The week following a devastating explosion in the Lebanese capital of Beirut has been one marred by violence, disarray, and capitulation. With pressures to resign mounting in wake of the disaster, the country’s government, led by Prime Minister Hassan Diab, stepped down from power on Monday afternoon. Diab announced the resignation in an impassioned speech to the Lebanese people, revealing that his government had struggled against “an apparatus of corruption bigger than the state” ingrained in the nation’s ruling political elites. “We have fought valiantly and with dignity,” he said, referring to members of his cabinet. “Between us and change is a big, powerful barrier.”
Diab went on to say that the government had “decided to stand with the people” following the blast rather than fight to remain in power. This attitude seemed to be shared by other members of Lebanon’s government, with three other ministers, and multiple members of the country’s parliament, declaring their resignation even before the Prime Minister’s announcement. He said the administration will use its remaining time in power to try and restore stability before new elections can be held.
Public unrest and discontent had been building in the days before the news of resignation. Violent protests erupted outside of the Prime Minister’s house this week, as stones, fireworks, and Molotov cocktails hurled by protestors were met with tear gas and rubber bullets from security forces. Demonstrators were also seen attempting to scale the blast walls outside Parliament Square, and many smaller protests had broken out across the country. The explosion of one of Beirut’s main ports on Tuesday was, in Diab’s words, “an earthquake that rocked the country.” But the conditions leading up to the disaster were emblematic of many of the broader political problems, with negligence and mismanagement characterizing much of the cabinet’s work.
Investigations into the cause of the explosion—which took the lives of at least 200 citizens, injured thousands more, and dealt a devastating blow to the nation’s trade-oriented economy—found that 2,750 tons of highly explosive chemicals were being stored in the depot that caught fire. Diab confirmed that officials within the government had been made aware of potentially hazardous facts as long ago as 2014, yet no rectifying action was ever taken. Diab shared the news in his public statements following the blast. Similar acts of incompetence have led to the deterioration of many of the country’s state-run goods and services. The supply of electricity throughout Lebanon remains unreliable, for instance, with many provinces suffering without it for as many as twenty hours a day. Wildfires have been left unattended, ravaging the country’s cedar forest. In 2016, government bickering stopped trash collection for weeks, leading to rivers of garbage forming in nation’s cities.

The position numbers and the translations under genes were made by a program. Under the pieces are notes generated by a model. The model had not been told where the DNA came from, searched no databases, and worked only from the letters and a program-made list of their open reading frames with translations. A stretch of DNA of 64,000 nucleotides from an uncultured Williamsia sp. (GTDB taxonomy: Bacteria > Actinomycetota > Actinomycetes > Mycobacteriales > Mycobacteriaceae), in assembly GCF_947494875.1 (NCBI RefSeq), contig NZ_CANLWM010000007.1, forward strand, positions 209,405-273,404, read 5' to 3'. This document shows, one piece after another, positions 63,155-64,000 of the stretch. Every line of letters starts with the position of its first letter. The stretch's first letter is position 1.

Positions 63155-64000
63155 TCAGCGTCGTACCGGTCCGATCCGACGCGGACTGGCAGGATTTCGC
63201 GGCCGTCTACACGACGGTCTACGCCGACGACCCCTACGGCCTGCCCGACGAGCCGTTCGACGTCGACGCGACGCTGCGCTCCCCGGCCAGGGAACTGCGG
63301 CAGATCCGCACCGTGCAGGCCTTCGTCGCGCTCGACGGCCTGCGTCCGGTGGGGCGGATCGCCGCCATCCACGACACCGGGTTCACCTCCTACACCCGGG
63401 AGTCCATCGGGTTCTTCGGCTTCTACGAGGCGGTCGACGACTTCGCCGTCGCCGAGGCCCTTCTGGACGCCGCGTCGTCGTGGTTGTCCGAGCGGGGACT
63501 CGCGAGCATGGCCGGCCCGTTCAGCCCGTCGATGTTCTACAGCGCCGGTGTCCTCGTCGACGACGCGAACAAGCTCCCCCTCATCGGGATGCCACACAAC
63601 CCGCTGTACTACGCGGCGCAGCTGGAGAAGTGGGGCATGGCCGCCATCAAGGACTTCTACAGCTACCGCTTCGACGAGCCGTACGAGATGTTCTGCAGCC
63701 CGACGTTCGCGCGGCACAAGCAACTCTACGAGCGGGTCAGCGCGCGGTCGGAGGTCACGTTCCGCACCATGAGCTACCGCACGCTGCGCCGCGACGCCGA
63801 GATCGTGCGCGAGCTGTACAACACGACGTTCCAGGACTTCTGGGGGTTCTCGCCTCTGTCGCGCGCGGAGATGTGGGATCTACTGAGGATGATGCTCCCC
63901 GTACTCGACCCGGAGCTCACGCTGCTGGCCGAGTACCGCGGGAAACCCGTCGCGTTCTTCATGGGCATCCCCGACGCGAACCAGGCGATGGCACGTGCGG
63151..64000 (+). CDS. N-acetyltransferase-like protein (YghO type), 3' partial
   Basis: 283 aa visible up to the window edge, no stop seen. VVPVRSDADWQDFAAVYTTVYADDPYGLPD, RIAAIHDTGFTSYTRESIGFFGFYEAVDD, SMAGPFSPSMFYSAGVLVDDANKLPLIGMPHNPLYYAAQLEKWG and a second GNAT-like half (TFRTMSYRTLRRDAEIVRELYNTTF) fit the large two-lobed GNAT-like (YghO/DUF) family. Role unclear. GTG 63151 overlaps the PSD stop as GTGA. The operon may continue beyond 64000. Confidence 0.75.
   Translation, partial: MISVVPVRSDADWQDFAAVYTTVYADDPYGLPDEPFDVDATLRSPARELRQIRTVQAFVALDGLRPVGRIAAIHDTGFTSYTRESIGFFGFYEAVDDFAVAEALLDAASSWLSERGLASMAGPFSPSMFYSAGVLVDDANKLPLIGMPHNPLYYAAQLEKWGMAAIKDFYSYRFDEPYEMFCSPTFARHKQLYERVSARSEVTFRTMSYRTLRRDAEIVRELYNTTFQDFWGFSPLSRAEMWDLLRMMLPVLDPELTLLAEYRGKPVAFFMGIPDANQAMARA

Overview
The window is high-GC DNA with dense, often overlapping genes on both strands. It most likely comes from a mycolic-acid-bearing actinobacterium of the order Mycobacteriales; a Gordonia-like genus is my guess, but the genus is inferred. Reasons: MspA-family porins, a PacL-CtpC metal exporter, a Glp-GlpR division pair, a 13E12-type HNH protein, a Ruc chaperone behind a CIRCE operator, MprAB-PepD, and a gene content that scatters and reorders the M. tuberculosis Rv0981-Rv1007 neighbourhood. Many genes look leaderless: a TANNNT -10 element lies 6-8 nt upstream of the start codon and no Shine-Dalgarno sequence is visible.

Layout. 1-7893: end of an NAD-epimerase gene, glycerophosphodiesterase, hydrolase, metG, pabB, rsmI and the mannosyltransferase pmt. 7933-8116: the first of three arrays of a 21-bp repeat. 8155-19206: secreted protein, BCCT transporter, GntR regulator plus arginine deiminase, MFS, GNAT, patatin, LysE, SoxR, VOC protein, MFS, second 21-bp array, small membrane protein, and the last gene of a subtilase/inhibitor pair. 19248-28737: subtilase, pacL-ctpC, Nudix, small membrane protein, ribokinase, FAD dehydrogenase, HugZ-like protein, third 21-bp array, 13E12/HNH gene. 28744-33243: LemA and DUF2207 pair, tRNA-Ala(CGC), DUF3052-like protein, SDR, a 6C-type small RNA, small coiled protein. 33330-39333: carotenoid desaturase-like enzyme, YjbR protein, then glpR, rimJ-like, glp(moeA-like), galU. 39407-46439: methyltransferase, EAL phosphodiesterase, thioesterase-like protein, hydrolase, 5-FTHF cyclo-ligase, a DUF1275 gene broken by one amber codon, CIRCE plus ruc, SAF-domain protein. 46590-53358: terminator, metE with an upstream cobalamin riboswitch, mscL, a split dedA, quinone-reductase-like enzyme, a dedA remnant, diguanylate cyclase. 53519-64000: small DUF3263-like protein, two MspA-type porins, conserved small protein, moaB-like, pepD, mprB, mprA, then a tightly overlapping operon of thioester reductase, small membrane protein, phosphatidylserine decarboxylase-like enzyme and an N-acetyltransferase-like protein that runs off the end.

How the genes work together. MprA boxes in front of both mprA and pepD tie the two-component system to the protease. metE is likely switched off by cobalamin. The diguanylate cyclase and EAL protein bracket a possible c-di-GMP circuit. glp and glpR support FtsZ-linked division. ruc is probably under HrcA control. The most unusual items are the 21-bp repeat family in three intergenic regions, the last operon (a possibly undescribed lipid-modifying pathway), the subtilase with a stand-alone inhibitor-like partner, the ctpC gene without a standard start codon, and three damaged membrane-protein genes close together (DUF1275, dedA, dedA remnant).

Corruption in Lebanon has also led to severe economic stress. Since October, the nation’s currency has depreciated nearly 70% and poverty has soared to close to half the population. Meanwhile, economic decision makers appear powerless to stop the growing crisis as wealthy elites foil any possibility of responsible capital control reforms. And now, general mismanagement of the COVID-19 pandemic has provided state-wide lockdowns and few welfare packages, leaving much of the population floundering and grinding the economy to a near standstill. Yet, this political turmoil is not new to the Lebanese. The country has seen three Prime Ministers in six months, as rioting and foreign influence—primarily by the United States and Iran—have created rapid turnover in the face of deepening economic and welfare crises. While Diab’s non-partisan and theoretically principled administration brought new hope to Lebanon, even it proved unable to overcome the extensive governance problems.
Now Lebanon is a rudderless ship. As protests go on and conditions worsen, the country appears desperate for new leadership to steer them through the wreckage. This begs the question, however: who would be willing to take on such a daunting task? French President Emmanuel Macron, alongside 15 other world leaders including President Donald Trump, hosted an international donors conference on Sunday to pledge over $300 million in aid to Lebanon as they deal with the aftermath of the latest crisis. Leadership in the United Nations has also urged private donors to “give speedily and generously.” With this aid, as well as guidance from international mediators, the promise of rehabilitation for Lebanon seems all the more possible as the country navigates its way forward.
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